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Suppose $X, Y$ are two positive random variables such that $\mathbb{E}[X^\alpha] = \mathbb{E}[Y^\alpha]$ for all $\alpha \in (0, 1/2)$. It is also known that the first moment exists for each of them, but a priori one does not know if the first moments are equal.

(It is also known that all negative moments exist, but if possible this assumption should be avoided.)

Is it possible to show that the two random variables have equal distribution?

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The argument from the paper Carlo linked to (which, by the way, is essentially a classical result of Cramer's) can be adapted to your situation.

Consider the moment generating function $f(z) = Ee^{z\ln X}$ of the random variable $\ln X$. By your assumption, this is well defined for $0\le \textrm{Re}\, z<1/2$. Moreover, $f$ is continuous on this strip and holomorphic on the open strip. Therefore, if two such random variables $\ln X$, $\ln Y$ satisfy $f_X(z)=f_Y(z)$ for real $0\le z<1/2$, then the $f$'s also agree on $z=ix$, $x\in\mathbb R$. Since the Fourier transform determines the distribution, this gives the claim.

Of course, this argument works for any $c>0$ instead of $1/2$, so it establishes a slightly stronger statement.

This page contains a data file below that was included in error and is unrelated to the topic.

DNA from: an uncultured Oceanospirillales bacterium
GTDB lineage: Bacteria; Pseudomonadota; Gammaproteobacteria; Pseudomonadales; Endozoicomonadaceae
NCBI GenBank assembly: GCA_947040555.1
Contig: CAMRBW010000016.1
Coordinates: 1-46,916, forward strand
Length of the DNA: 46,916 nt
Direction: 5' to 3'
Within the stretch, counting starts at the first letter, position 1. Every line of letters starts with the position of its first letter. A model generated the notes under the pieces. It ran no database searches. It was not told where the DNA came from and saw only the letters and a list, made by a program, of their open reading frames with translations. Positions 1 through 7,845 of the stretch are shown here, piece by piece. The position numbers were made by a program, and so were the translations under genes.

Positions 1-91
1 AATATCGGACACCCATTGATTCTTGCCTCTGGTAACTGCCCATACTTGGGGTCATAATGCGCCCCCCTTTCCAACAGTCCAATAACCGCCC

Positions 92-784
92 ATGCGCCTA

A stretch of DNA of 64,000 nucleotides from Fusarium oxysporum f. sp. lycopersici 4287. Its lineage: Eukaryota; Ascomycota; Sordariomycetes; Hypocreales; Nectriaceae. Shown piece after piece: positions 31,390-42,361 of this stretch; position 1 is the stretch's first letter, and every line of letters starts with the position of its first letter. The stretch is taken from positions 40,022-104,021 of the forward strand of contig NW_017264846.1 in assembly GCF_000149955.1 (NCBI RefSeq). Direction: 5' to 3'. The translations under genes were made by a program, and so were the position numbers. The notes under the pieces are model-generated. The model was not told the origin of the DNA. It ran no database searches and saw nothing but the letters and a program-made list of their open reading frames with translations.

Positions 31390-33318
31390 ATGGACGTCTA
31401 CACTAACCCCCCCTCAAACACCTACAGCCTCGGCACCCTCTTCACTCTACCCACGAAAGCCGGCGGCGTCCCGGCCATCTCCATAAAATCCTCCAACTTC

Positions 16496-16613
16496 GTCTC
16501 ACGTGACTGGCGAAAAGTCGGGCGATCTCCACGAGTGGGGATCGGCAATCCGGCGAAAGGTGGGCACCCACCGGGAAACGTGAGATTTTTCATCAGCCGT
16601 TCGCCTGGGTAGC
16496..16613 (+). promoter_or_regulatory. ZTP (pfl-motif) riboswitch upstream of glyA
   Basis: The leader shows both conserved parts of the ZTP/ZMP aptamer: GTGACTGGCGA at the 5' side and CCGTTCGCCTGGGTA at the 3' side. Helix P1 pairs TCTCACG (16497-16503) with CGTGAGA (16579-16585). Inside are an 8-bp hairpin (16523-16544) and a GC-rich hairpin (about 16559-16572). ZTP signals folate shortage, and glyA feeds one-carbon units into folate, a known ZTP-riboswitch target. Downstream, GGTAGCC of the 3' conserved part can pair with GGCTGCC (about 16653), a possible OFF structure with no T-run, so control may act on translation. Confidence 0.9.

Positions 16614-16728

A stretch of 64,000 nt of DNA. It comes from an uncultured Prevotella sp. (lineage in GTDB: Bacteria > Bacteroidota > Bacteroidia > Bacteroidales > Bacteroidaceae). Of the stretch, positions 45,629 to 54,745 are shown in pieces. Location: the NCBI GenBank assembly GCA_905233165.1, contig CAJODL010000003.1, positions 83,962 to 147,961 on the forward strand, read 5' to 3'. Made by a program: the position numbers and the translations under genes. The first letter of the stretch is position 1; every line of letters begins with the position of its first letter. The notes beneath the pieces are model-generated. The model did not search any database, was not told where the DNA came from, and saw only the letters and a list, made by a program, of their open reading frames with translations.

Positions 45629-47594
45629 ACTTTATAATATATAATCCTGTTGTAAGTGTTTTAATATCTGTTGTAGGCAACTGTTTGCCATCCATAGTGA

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  • $\begingroup$ In fact before posting the question I was thinking about the same thing. The problem (which might be stupid, since I am not very strong in complex analysis) I had in mind was: how do I know $f$ is holomorphic on $\{z \in \mathbb{C}: 0 \le Re ~z < 1/2\}$? $\endgroup$ – random_person Apr 19 '15 at 2:14
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    $\begingroup$ @random_person: I think the quickest way to see this is to use Fubini-Tonelli to confirm that for any closed curve $C$ inside the open strip, we have that $\int_C dz \int d\mu(t) e^{zt}=0$ (use that $\textrm{Re}\,z\le c<1/2$ for all $z\in C$). By Morera's theorem, $f$ is holomorphic. $\endgroup$ – Christian Remling Apr 19 '15 at 2:23
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The answer to your question is "Yes", as was shown in When Do the Moments Uniquely Identify a Distribution, by Carlos A. Coelho, Rui P. Alberto and Luis M. Grilo:

In this brief note we show that whenever $X$ is a positive random variable, if $E(X^h)$ is defined for $h$ in some neighborhood of zero then the moments $E(X^h)$ uniquely identify the distribution of $X$.

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    $\begingroup$ Unless I have misread it while skimming, this note doesn't quit settle the (main) question of the OP, since it requires moments for at least some $-1 < \alpha < 0$ to also exist. Correct? $\endgroup$ – cardinal Apr 18 '15 at 22:30

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